4-D movies capture every jiggle, creating realistic digital avatars
To put jiggling under a microscope, the researchers needed a new type of scanner to capture 3D body shape as it is deforming. Most body scanners capture the static shape of the body. The new MPI scanner is actually made of 66 cameras and special projectors that shine a speckled pattern on a subject's body. The system uses stereo, something like what humans do to see depth but, in this case, with 66 digital eyes. Dr. Javier Romero, a research scientist at MPI, says the system captures high-speed "4D movies" of 3D body shape, where the 4th dimension is time. The system captures 3D body shapes with about 150,000 3D points 60 times a second. According to Romero, this level of detail shows "ripples and waves propagating through soft tissue," i.e. jiggle. The system is the world's first full-body 4D scanner (ps.is.tuebingen.mpg.de/dynamic_capture) and was custom built by 3dMD Systems (www.3dmd.com/), a leader in medical grade scanning systems.
To analyze the data, it must first be put "into correspondence" says Naureen Mahmood, one of the study's co-authors. The researchers take an average 3D body shape and deform it to match every frame in the 4D movie. The process, called 4Cap, tracks points on the body across time enabling their motion to be analyzed. Romero says that this is similar to motion capture, or "mocap," commonly used in the animation industry except that mocap systems typically track around 50 points on the body using special markers while 4Cap tracks 15,000 points without any markers.
With this data, Dr. Gerard Pons-Moll, a post doctoral researcher at MPI has created Dyna, a method to make highly-realistic 3D avatars that move and jiggle like real people. Soft-tissue motions are critical to creating believable characters that look alive. "If it doesn't jiggle it's not human," say Pons-Moll. Applying machine learning algorithms, the team measured the statistics of soft tissue motion and how these motions vary from person to person. Depending on the body-mass index (BMI) of the avatar, their soft tissue will move differently.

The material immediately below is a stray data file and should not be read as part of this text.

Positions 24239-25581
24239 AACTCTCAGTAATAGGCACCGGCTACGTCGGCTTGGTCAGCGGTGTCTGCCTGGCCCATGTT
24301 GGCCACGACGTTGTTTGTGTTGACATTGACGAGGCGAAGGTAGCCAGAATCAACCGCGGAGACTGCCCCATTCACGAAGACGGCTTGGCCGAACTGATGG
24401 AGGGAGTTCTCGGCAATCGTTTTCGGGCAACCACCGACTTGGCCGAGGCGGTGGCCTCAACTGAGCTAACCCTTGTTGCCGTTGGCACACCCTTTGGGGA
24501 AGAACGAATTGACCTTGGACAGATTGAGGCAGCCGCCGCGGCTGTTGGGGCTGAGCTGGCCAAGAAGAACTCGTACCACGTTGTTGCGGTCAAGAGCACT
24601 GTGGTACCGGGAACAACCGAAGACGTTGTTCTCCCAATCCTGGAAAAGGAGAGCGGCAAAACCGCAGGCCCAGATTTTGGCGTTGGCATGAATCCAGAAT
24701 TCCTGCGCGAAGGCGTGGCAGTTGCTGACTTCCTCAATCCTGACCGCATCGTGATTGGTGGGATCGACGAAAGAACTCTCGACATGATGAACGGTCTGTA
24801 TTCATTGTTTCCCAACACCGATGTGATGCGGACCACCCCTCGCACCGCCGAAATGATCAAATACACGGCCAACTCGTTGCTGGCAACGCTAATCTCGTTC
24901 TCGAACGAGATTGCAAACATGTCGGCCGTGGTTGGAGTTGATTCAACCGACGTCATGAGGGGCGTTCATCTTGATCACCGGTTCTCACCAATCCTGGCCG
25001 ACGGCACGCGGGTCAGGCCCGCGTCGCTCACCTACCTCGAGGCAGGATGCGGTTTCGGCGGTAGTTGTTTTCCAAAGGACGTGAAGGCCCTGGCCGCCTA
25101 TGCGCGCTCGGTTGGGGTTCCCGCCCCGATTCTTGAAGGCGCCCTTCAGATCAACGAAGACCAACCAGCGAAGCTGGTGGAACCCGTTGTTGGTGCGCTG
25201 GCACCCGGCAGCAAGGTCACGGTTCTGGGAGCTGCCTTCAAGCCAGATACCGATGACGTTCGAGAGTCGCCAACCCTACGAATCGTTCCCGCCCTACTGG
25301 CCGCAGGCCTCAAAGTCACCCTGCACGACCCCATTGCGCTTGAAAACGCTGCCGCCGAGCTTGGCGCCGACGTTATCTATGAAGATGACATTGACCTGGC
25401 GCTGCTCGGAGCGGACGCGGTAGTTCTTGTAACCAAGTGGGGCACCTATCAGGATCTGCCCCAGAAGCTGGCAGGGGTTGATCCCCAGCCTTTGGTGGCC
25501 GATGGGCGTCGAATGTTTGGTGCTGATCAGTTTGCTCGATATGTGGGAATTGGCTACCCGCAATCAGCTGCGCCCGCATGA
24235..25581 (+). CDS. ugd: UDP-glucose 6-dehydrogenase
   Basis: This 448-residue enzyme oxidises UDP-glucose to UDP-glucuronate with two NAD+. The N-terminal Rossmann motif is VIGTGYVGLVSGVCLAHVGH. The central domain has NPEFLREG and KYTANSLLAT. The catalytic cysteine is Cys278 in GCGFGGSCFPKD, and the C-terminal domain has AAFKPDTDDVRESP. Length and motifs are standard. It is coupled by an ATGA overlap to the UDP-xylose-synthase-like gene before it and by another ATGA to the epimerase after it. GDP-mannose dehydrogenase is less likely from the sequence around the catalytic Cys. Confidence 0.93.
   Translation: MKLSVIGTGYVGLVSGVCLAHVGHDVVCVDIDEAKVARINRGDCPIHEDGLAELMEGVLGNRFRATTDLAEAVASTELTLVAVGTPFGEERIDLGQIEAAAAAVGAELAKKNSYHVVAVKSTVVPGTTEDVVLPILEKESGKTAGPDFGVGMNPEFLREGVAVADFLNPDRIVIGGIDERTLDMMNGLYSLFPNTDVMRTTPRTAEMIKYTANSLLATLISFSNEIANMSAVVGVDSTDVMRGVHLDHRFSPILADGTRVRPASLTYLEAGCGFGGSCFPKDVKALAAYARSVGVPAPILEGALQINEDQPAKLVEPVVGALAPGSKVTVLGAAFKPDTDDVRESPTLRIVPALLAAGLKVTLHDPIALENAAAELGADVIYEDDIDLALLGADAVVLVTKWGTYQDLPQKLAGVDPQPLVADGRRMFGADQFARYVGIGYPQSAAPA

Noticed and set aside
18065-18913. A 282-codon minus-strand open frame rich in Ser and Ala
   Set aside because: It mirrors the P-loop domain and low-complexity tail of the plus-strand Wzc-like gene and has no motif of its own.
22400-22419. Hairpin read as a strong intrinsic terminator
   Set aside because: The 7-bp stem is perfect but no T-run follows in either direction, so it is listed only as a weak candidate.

Animating soft-tissue motion is typically difficult. Previous methods either use unrealistic physical simulations or require extensive hand animation. With Dyna, animators only need to control the sequence of poses of the body and then the soft-tissue dynamics are estimated automatically. "Because Dyna is a mathematic model, we can apply it to fantasy characters as well," says Pons-Moll. Dyna can take the jiggle of a heavy-set person and transfer it to a thin person or an ogre, troll, or other cartoon characters. Previous animation methods required complex physics simulations. Dyna simplifies this and is efficient to use in animating characters for movies or games. Animators can even edit the motions to exaggerate effects or change how a body deforms.
Dyna is not just for games but might one day be used in your doctor's office. "How your fat jiggles provides information about where it is located and whether it is dangerous" says Black. By tracking, modeling, and analyzing body fat in motion, Black sees the opportunity to non-invasively get an idea of what is under our skin. One day determining your risk for heart disease or diabetes might involve jumping around in front of a camera.
The work appears at ACM SIGGRAPH in Los Angeles, August 11, 2015. SIGGRAPH is the leading conference for research in computer graphics.
Project page: dyna.is.tue.mpg.de/